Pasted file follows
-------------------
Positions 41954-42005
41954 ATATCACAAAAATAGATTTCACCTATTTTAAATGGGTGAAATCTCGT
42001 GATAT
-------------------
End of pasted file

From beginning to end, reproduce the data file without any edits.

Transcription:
Positions 41954-42005
41954 ATATCACAAAAATAGATTTCACCTATTTTAAATGGGTGAAATCTCGT
42001 GATAT